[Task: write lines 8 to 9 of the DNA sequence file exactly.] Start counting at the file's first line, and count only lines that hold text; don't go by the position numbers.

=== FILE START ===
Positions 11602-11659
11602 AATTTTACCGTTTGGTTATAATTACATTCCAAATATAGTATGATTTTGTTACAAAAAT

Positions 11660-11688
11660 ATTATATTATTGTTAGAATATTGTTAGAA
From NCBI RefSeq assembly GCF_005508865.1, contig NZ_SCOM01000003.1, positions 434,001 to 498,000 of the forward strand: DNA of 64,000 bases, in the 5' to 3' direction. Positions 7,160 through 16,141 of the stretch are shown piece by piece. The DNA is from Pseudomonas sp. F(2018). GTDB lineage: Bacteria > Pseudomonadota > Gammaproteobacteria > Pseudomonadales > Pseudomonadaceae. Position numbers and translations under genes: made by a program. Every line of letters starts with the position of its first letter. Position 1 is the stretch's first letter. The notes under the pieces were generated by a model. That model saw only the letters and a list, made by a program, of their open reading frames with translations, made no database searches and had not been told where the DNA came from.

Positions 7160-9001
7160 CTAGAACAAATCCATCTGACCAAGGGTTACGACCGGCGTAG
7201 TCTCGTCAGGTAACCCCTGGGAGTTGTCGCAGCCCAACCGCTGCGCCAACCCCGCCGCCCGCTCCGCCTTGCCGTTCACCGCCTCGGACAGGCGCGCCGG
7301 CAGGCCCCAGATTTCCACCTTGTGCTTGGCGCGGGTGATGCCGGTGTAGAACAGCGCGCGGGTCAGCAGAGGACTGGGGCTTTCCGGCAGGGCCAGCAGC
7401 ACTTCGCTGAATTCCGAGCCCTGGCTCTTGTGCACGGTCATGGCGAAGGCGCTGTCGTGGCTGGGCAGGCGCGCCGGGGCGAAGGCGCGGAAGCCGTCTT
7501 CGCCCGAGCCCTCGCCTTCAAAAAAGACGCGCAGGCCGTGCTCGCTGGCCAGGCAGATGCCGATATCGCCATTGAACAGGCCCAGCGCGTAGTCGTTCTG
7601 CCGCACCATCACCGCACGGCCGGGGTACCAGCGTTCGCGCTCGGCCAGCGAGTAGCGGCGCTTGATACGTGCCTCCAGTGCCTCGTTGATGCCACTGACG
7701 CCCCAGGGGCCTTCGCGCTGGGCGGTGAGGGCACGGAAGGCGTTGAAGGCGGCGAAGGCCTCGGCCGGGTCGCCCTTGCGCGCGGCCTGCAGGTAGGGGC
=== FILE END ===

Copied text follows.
7201 TCTCGTCAGGTAACCCCTGGGAGTTGTCGCAGCCCAACCGCTGCGCCAACCCCGCCGCCCGCTCCGCCTTGCCGTTCACCGCCTCGGACAGGCGCGCCGG
7301 CAGGCCCCAGATTTCCACCTTGTGCTTGGCGCGGGTGATGCCGGTGTAGAACAGCGCGCGGGTCAGCAGAGGACTGGGGCTTTCCGGCAGGGCCAGCAGC